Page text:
Before hunting, scout, and before scouting, decide on the kind of deer you’d like to take. Why? Because whitetails easy to hunt, require less scouting and field preparations, those moderately difficult to hunt require more scouting and field preparations and those very difficult to hunt require much more scouting and field preparations than you realize. Over the long run in whitetail hunting, you generally get what you earn.
If you plan to hunt opening weekend only, your best bet would be to settle for a mature doe (2-1/2 years of age or older), a yearling (buck or doe) or a fawn. Though some mature does can be as difficult to hunt as older bucks, yearlings and fawns are the easiest of whitetails to hunt. These three classes of whitetails live together in relatively small home ranges, about 125 acres in size, requiring less scouting and field preparations.
Where there are a lot of deer trails and 2–3 inch long tracks (hoofs only) and ¼ to ½ inch droppings, you are in a doe range. Yearling buck tracks and droppings are the same length as those of mature does: tracks (3–3-1/8”) and droppings (1/2”). Where there are few deer trails, you are between doe ranges. There are usually 4–5 of doe ranges in a square-mile to choose from. You’ll only need two new, well-selected stand sites (located near fresh tracks and or droppings of such deer), one for each day of hunting.
If a moderately difficult to hunt mature buck is your intended quarry, settle for a 2-1/2 year-old, 6–8 pointer. To take such a buck, you should plan to hunt 3–4 successive days or two weekends in 1–2 areas about 250 acres in size — the average size of the home range of such a buck. Within this buck’s home range will be 1–2 ranges of mature does with young and all their deer signs plus signs made by the buck: tracks 3-3/8 “ in length and droppings 5/8” in length, likely clumped. Hunting (keying on) such a buck generally requires more scouting and field preparation and 1–2 different stand sites per day of hunting. The effort needed to find and prepare this number of stand sites can be reduced considerably by selecting stand sites and using a backpacked stool at ground level stand sites with adequate natural cover requiring little or no preparation during the hunting season. Beginning on day three, ground level stand sites are more effective than tree stands.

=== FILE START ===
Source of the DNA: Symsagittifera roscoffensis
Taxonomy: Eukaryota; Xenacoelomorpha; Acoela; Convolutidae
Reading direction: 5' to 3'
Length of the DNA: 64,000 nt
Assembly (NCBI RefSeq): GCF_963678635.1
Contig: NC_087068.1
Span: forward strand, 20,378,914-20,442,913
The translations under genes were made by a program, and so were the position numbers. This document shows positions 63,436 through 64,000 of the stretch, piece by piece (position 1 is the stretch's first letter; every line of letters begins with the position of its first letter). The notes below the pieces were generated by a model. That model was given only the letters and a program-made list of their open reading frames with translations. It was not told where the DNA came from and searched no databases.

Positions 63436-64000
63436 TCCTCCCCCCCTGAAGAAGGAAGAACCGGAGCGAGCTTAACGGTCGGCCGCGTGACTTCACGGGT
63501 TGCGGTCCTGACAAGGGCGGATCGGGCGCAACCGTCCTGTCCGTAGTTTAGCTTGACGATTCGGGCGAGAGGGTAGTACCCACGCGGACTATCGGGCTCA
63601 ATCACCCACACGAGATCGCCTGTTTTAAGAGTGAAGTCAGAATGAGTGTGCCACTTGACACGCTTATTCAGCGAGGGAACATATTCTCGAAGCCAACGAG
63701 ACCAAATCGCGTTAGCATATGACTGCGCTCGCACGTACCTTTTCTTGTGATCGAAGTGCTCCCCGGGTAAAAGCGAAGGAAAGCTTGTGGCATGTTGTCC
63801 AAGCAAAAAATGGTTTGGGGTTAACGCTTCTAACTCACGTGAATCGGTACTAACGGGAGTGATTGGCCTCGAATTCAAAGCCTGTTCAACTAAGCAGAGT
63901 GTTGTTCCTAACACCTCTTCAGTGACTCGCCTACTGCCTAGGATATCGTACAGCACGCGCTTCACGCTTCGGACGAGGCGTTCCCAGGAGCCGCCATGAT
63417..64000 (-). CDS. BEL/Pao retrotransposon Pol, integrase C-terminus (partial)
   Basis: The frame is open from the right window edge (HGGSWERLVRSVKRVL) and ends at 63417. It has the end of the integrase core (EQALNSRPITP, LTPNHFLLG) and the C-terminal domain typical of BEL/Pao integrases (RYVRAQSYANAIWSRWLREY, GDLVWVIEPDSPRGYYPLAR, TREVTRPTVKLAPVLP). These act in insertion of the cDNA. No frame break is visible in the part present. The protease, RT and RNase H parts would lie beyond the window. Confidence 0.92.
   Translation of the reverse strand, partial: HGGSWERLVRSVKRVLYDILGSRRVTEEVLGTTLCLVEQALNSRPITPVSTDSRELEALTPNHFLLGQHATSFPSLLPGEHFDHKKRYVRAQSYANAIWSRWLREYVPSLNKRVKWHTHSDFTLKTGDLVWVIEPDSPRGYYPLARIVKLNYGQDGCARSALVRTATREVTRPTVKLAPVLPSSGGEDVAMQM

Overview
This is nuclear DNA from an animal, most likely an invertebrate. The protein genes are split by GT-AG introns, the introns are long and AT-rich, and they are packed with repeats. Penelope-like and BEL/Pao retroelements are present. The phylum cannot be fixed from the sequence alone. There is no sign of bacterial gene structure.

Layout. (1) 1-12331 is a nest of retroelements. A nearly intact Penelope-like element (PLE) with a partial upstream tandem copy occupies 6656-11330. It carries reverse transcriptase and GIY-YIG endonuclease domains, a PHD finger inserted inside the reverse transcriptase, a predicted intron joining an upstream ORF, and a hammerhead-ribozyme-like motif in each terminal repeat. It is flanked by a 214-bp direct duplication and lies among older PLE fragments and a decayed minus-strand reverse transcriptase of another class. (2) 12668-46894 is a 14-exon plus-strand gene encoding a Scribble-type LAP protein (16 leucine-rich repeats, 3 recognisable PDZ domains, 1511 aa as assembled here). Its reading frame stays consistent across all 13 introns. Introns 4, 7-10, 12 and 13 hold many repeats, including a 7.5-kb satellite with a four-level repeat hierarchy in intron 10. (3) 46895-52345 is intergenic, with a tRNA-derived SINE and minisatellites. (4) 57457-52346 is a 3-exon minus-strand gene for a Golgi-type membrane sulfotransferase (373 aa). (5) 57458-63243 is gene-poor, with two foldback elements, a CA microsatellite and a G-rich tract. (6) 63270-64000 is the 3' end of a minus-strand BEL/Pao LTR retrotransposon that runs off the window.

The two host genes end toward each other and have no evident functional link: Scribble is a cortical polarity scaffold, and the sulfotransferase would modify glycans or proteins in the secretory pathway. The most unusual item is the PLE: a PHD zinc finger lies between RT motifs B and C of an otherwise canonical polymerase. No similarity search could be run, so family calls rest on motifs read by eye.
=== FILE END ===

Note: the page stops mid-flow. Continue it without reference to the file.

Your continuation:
If you are determined to take a trophy-class, 3-1/2 to 6-1/2 year-old buck (one for the wall), you should plan to hunt one big buck, plus one or two backups, in a one square-mile area — the size of the home range largest buck in your hunting area. Also living within this area will be roughly 14–29 other deer: mature bucks and does, yearling bucks and does and fawns. Being regularly successful at taking bucks of this class requires considerable scouting. My sons and I generally scout two or more times (3–4 days each) 2–3 weeks before each hunting season begins. We select 1–2 different stand sites (which can be elevated stand sites), preferably at spots never used before near fresh tracks and or droppings made by a big buck, to be used during the first 2–3 days of the hunting season. Finding more stand sites while scouting preseason is recommended, but most of the additional stand sites we may need during our remaining days of hunting are selected via a special wolf-inspired, no-alarm method of scouting during the hunting season. These stand sites are generally at ground-level (requiring no noisy installation of a portable tree stand), downwind or crosswind of very fresh signs made by a big unalarmed (walking) buck with tracks measuring 3-5/8 to 4”, droppings measuring ¾ to 1-1/8”, likely clumped, and/or a freshly made or renewed ground scrape more than 2’ in diameter.
If you prefer to depend on luck rather than doing all the scouting and field preparations necessary to more regularly take more difficult to hunt whitetails, you should expect to take no more than 1-2 trophy-class bucks (bucks for the wall) during your lifetime of whitetail hunting.
Next blog: gear and what to look for.